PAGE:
The SVT40 was Russia’s equivalent of the M1 Garand during the Second World War: a hard hitting semi-automatic infantry rifle that would have exponentially increased the firepower of a soviet section. But they were never manufactured in high enough volumes to fully replace the Mosin Nagant, and so remained the domain of squad leaders and snipers for most of the war. These surplus rifles are widely available in Canada for under $500, and are a favorite of collectors and plinkers alike.
I picked mine up for $300 and was immediately enamored with it.
I noticed right away that the magazine had some odd paint blemish on it. Cosmetics? As far as I was concerned this was a shooter, not a museum display.
That was, until I botched the reassembly after its first serious cleaning. Being inexperienced and in a rush, I tried to use a pair of pliers to compress the finicky recoil spring in order to re-seat the dust cover, and clumsily scratched the stock:
Not pretty. Knowing it was my own stupid fault didn’t help.
But that did open the door to a kind of project I’d never done before: refinishing a wood stock. Online research, and consultation with a friend more experienced than I in cabinetry and carpentry, agreed that linseed oil was the best choice for refinishing. From what we could tell, the stock was originally hand shaped and fit, which matches what I understood about the SVT’s manufacturing history. So we weren’t about to use any power tools in this process…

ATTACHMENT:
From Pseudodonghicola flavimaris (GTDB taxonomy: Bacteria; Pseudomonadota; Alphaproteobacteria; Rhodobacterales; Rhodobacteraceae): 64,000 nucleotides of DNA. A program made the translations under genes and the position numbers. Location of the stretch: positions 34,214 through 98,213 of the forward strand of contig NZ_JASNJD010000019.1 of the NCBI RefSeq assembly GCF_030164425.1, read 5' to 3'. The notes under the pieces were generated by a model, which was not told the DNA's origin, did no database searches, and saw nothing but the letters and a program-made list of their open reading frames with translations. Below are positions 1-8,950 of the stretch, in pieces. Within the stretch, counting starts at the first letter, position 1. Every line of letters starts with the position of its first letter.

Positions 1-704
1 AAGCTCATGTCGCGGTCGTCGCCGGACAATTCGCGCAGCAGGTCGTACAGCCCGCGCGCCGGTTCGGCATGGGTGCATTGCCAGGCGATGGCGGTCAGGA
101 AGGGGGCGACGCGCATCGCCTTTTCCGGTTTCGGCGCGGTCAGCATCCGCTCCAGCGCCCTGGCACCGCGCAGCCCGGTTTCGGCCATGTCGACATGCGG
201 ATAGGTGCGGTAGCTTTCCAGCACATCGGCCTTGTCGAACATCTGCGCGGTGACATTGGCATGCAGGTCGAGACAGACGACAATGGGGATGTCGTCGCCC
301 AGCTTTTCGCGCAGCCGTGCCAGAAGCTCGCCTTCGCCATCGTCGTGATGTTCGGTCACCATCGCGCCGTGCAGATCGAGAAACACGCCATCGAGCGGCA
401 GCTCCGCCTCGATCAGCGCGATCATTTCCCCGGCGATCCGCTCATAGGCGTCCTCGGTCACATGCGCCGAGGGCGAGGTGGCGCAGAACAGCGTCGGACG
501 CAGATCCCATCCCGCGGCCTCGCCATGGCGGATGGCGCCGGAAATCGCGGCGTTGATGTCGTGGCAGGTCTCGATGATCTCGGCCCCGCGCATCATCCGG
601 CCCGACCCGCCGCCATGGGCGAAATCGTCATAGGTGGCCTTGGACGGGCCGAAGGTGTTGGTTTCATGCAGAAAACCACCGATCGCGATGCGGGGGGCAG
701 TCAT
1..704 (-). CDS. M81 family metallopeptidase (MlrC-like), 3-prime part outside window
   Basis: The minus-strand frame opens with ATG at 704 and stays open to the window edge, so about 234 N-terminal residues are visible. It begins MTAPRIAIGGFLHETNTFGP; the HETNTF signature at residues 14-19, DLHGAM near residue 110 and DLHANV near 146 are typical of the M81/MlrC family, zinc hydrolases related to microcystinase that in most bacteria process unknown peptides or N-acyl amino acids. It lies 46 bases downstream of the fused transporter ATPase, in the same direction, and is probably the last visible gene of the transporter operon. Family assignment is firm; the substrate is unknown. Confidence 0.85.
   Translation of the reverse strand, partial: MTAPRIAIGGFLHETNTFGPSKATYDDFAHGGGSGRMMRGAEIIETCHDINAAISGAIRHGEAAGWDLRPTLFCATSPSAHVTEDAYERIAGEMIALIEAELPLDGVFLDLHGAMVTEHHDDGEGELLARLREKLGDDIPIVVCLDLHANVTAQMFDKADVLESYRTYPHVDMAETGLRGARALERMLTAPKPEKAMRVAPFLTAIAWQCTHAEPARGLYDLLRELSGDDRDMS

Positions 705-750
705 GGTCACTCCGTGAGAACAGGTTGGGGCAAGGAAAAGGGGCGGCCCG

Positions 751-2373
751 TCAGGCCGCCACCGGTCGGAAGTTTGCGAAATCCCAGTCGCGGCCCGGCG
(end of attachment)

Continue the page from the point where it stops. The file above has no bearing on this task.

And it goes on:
Here’s what we did:
- Sand down the existing finish. Start with 80 grit sandpaper, and burn it up taking off the layers of cosmoline and what-have you.
- Follow it up with 120 grit paper, and then end it off with 220 grit to give it a smooth finish. Move with the grain of the wood.
- Wipe and wet the wood. Wait 24 hours
- Give any roughed up areas another pass with the 220. Because the SVT stock is Arctic Birch it’s “hairy wood”
- Find somewhere safe for your stock to dry and apply a coat of double boiled linseed oil. I used an old t-shirt, but any soft cloth will help avoid brush marks.
- Repeat till desired darkness. Waiting 24 hours between coats. I took 5 days and applied 4 coats of oil.
Interestingly, as we sanded away the original finish, marks and stamps that had been previously invisible were revealed. Beyond the obvious identifier on the side of the stock, I found a subtle and detailed 5 stamp on the underside, as well as a few stock repairs and nicks. Perhaps if I were a dedicated collector and researcher there might be more to learn about this particular 1941 rifle, but I’m happy just having it to shoot.
That’s it! Slow meticulous work, but immensely satisfying, and a great way to spend an afternoon or two on the porch with a beer and some tools. I’m suddenly eyeing the other wood stocks in my safe, wondering if they wouldn’t benefit from a little love too.